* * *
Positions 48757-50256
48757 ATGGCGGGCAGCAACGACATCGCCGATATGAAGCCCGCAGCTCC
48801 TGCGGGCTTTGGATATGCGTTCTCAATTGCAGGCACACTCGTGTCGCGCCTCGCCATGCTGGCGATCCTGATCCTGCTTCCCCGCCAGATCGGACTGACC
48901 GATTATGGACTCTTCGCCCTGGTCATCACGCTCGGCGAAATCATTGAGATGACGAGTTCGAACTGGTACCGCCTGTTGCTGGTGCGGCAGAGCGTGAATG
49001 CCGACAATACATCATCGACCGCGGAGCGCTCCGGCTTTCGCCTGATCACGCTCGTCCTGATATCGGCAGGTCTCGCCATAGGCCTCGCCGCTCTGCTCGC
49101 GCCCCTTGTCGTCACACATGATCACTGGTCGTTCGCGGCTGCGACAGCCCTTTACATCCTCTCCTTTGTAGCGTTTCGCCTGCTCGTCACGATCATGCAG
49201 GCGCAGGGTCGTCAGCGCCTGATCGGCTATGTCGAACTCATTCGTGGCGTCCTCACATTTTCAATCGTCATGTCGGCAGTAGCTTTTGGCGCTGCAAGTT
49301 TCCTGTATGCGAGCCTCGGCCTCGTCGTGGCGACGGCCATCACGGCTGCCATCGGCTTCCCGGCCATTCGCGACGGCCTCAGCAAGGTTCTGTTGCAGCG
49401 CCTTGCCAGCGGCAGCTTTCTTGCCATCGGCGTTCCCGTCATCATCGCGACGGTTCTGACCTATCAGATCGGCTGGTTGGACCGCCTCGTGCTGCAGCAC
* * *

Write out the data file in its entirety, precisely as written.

Positions 48757-50256
48757 ATGGCGGGCAGCAACGACATCGCCGATATGAAGCCCGCAGCTCC
48801 TGCGGGCTTTGGATATGCGTTCTCAATTGCAGGCACACTCGTGTCGCGCCTCGCCATGCTGGCGATCCTGATCCTGCTTCCCCGCCAGATCGGACTGACC
48901 GATTATGGACTCTTCGCCCTGGTCATCACGCTCGGCGAAATCATTGAGATGACGAGTTCGAACTGGTACCGCCTGTTGCTGGTGCGGCAGAGCGTGAATG
49001 CCGACAATACATCATCGACCGCGGAGCGCTCCGGCTTTCGCCTGATCACGCTCGTCCTGATATCGGCAGGTCTCGCCATAGGCCTCGCCGCTCTGCTCGC
49101 GCCCCTTGTCGTCACACATGATCACTGGTCGTTCGCGGCTGCGACAGCCCTTTACATCCTCTCCTTTGTAGCGTTTCGCCTGCTCGTCACGATCATGCAG
49201 GCGCAGGGTCGTCAGCGCCTGATCGGCTATGTCGAACTCATTCGTGGCGTCCTCACATTTTCAATCGTCATGTCGGCAGTAGCTTTTGGCGCTGCAAGTT
49301 TCCTGTATGCGAGCCTCGGCCTCGTCGTGGCGACGGCCATCACGGCTGCCATCGGCTTCCCGGCCATTCGCGACGGCCTCAGCAAGGTTCTGTTGCAGCG
49401 CCTTGCCAGCGGCAGCTTTCTTGCCATCGGCGTTCCCGTCATCATCGCGACGGTTCTGACCTATCAGATCGGCTGGTTGGACCGCCTCGTGCTGCAGCAC